Dépôt numérique

A New Framework to Accurately Quantify Soil Bacterial Community Diversity from DGGE

Lalande, Jonathan; Villemur, Richard; Deschênes, Louise (2013). A New Framework to Accurately Quantify Soil Bacterial Community Diversity from DGGE Microbial Ecology , vol. 66 , nº 3. p. 647-658. DOI: 10.1007/s00248-013-0230-3.

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Denaturing gradient gel electrophoresis (DGGE) has been and remains extensively used to assess and monitor the effects of various treatments on soil bacterial communities. Considering only abundant phylotypes, the diversity estimates produced by this technique have been proven to be uncorrelated to true community diversity. The aim of this paper was to develop a framework to estimate a community's true diversity from DGGE. Developed using in silico DGGE profiles generated from published pyrosequencing datasets, this framework elongates the rank-abundance distributions (RADs) drawn by band quantification using the peak-to-signal ratio (PSR) parameter, which was proven to be related to bacterial richness. The ability to compare DGGE-based diversity estimates to the true diversity of communities led to a unique opportunity to identify potential pitfalls when analyzing DGGE gels with commercial analysis software programs and gain insight into the process of DNA band clustering in the profiles. Bacterial diversity was compared through richness, Shannon, and Simpson's 1/D indices. Intermediate results demonstrated that, even though commercial gel analysis software programs were unable to produce consistent results throughout all samples, a newly developed Matlab-based framework unraveled the dominance profiles of communities from band quantification. Elongating these partial RADs using the PSRs extracted from the DGGE profiles chiefly made it possible to accurately estimate the true diversity of communities. For all the samples analyzed, the estimated Shannon and Simpson's 1/D were accurate at ±10 %. Richness estimations were less accurate, ranging from -11 to 31 % of the expected values. The framework showed great potential to study the structure and diversity of soil bacterial communities. © 2013 Springer Science+Business Media New York.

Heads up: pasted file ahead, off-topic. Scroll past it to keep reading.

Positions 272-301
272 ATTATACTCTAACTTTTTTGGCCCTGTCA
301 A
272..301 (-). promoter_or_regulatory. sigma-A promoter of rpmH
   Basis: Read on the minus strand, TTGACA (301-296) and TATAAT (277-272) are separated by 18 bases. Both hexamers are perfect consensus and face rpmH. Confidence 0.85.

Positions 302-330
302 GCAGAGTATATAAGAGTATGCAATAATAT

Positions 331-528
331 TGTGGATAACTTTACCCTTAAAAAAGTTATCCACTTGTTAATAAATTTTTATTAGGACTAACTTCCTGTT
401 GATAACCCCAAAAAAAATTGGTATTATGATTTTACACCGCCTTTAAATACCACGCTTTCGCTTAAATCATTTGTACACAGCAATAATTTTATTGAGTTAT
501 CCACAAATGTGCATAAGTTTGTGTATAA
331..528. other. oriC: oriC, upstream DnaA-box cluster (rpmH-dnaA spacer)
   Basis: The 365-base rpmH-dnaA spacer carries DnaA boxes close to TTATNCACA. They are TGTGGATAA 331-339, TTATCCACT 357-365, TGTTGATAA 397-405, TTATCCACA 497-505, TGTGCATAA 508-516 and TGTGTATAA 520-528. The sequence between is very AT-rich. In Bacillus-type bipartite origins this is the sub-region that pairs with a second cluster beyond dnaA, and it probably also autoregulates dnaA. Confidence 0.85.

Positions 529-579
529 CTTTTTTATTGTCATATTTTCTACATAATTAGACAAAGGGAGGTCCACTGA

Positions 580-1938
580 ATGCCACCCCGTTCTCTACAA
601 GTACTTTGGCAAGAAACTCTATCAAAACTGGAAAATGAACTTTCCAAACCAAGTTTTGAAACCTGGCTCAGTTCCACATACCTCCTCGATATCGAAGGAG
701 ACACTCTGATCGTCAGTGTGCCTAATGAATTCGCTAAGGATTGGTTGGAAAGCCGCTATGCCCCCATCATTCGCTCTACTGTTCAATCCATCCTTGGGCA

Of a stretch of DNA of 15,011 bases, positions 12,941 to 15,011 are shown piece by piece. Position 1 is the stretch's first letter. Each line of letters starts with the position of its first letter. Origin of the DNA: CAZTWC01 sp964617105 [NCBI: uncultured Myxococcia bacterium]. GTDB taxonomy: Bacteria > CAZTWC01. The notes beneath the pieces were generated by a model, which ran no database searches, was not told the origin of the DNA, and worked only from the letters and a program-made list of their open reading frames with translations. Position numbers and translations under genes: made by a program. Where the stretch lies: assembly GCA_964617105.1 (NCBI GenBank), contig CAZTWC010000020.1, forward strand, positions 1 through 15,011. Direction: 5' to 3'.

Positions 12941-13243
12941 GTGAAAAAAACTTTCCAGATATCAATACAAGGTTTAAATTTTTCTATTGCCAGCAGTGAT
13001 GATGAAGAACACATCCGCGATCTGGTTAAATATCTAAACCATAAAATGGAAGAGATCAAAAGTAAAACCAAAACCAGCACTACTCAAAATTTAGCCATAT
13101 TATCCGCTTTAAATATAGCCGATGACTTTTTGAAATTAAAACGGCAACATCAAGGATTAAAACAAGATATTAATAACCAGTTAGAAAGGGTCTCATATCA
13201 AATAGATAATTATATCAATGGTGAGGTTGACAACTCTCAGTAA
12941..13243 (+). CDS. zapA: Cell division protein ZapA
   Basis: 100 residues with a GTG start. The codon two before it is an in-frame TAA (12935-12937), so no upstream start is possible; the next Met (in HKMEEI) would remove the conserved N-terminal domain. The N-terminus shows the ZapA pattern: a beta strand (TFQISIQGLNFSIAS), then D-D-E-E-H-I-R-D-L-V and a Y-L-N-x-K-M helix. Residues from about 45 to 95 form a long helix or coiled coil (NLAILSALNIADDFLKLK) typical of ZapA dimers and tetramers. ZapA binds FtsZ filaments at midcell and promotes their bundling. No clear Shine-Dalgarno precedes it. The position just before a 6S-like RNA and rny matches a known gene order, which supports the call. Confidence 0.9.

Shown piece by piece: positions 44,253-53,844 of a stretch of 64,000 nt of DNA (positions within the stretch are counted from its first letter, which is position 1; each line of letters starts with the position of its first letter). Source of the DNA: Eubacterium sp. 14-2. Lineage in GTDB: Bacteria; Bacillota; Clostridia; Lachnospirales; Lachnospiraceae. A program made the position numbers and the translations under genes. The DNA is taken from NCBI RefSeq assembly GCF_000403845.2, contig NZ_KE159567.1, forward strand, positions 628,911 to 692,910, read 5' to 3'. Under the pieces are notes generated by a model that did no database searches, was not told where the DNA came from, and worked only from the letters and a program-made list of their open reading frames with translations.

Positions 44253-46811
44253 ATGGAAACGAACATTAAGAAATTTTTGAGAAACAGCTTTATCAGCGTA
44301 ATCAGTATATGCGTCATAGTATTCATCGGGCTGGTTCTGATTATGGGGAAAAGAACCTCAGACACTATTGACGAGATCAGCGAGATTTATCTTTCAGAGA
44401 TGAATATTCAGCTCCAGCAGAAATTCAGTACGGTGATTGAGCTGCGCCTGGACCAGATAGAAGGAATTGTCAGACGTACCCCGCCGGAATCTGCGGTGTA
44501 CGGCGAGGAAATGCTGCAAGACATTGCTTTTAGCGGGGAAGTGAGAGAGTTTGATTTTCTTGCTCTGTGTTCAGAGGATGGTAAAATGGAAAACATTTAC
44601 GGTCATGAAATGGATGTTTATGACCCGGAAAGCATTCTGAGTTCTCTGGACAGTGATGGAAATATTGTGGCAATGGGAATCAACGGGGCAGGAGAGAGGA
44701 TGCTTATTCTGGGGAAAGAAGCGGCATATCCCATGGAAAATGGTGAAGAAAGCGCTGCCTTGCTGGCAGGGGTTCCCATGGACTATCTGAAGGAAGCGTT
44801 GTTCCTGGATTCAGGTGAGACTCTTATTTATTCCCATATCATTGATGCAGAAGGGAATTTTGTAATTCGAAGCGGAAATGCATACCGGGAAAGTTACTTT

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Centre: Centre INRS-Institut Armand Frappier
Date de dépôt: 19 juin 2017 20:30
Dernière modification: 19 juin 2017 20:30
URI: http://espace.inrs.ca/id/eprint/2935

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